Uhuru Kenyatta casting vote in Kenyan national elections. Kenyatta has accused Britain of interfering in the elections., a photo by Pan-African News Wire File Photos on Flickr.
Kenya Election: Kenyatta Team Criticises UK
Uhuru Kenyatta's campaign team accuse a British diplomat of working to deny their candidate outright victory.5:30pm UK, Wednesday 06 March 2013
Ballot boxes for the various electoral positions are collected in Nairobi
By Sara Mojtehedzadeh in Nairobi
The team running the presidential campaign for Kenyan presidential frontrunner Uhuru Kenyatta has accused Britain's High Commissioner of "canvassing to deny outright victory" to its candidate.
Mr Kenyatta, who is wanted by the International Criminal Court for crimes against humanity, has lead the provisional vote count by a slim majority since polls closed on Monday.
But controversy has erupted over whether the high number of rejected ballots should be included in the final tally of votes cast.
Counting the rejected ballots could cut Mr Kenyatta's share of the total vote to below 50%, forcing the election to a second round.
Speaking on behalf of the Jubilee Coalition, the political coalition that supports him, former Water Minister Charity Ngilu said she was "deeply concerned about the shadowy, suspicious and rather animated involvement of the British High Commissioner to Kenya, Dr Christian Turner, in Kenya's 2013 General Election".
She added: "The British High Commissioner, in cahoots with (human rights activist) Maina Kiai has been canvassing to have rejected votes tallied in an attempt to deny the Jubilee Coalition outright victory as indeed all indicators are showing at the moment."
Asked if he believed the West was seeking to derail his campaign, Mr Kenyatta said in an exclusive interview with Sky News ahead of the March 4 election that he "didn't know", but that the final decision on the country's new leadership should rest with Kenyans alone.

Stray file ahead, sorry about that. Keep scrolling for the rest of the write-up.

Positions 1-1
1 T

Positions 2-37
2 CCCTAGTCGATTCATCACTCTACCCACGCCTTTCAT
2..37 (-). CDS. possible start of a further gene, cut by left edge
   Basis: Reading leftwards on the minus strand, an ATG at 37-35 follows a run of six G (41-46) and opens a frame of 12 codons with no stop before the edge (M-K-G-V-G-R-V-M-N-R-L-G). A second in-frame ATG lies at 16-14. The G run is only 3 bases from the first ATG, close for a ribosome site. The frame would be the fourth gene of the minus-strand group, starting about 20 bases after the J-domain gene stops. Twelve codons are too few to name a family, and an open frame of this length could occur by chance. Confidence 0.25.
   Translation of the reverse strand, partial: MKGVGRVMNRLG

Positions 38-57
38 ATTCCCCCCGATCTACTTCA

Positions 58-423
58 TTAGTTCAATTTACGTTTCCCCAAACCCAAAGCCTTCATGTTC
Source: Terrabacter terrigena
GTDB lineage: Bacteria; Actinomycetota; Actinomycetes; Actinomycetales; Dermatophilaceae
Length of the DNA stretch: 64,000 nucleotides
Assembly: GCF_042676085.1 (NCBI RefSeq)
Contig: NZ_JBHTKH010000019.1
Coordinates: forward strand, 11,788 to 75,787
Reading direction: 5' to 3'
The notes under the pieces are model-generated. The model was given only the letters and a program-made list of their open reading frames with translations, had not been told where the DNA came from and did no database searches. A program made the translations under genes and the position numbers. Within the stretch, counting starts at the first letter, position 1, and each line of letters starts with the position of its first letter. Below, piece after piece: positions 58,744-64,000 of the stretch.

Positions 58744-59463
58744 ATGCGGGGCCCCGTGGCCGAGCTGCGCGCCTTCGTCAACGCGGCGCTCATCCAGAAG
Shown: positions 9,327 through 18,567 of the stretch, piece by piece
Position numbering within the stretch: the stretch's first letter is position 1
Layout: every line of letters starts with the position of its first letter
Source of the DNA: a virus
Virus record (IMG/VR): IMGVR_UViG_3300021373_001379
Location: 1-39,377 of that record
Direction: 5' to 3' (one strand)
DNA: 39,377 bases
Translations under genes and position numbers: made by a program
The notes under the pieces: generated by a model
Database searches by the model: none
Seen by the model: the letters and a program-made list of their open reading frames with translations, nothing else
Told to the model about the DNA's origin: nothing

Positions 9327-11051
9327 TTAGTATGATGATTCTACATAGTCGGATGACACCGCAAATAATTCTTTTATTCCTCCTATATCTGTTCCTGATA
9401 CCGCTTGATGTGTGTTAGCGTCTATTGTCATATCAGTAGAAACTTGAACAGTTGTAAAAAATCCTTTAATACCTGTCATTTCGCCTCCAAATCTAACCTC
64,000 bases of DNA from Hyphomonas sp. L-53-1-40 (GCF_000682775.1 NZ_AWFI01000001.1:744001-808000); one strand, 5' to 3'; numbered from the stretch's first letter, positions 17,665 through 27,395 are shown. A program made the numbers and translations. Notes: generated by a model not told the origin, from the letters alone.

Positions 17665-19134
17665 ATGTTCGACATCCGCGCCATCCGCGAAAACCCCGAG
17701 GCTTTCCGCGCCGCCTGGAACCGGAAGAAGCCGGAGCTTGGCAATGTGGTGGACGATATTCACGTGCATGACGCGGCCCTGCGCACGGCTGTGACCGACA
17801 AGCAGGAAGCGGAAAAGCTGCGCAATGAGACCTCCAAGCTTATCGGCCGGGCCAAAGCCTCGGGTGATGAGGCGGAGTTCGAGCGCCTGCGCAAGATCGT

The Kenyatta team also took issue with what it called the "abnormally high influx of British military personnel in the country".
Mr Turner swiftly rebuffed the allegations on Twitter, saying: "Not true that UK has position/view on rejected votes; that is decision for Kenyans & if necessary Supreme Court."
The Foreign Office also issued a statement calling the claims "entirely false and misleading", adding that British troops were in Kenya as part of a regular training exercise.
The UK sends thousands of troops to its army base in central Kenya every year for training under an agreement signed between the British and Kenyan governments.
"We urge all sides to ensure calm, avoid inflammatory statements, and to take any disputes to the courts," the Foreign Office said.
The UK has provided more than £14m in funding to Kenya's new electoral commission, which was established to serve as a neutral and transparent arbiter of the elections after claims of vote rigging triggered widespread ethnic violence in the country's 2007-2008 poll.
More than 1,100 Kenyans died as a result of the unrest and up to 600,000 were displaced from their homes.
Foreign observer missions in Nairobi have presented their first analysis of the March 4 poll, praising the electoral commission for a well-conducted process and urging calm as the country nervously awaits the final result.
Responding directly to questions of foreign interference in the contest, Dr John Stremlau of the Carter Centre's Observer Mission to Kenya said the complaints should made through judicial channels.
"It does seem to me to be a mindset of the old colonial era to think that the foreign powers would be dictating to the (electoral commission) in any way," he said.
"There are going to be accusations in every election because elections are run by people who are not perfect. The accusations should be rendered to the right authorities and they must be backed by evidence."
Kenya's electoral commission is under increasing pressure after its new electronic vote counting system broke down - causing an increasingly slow and chaotic transmission of results.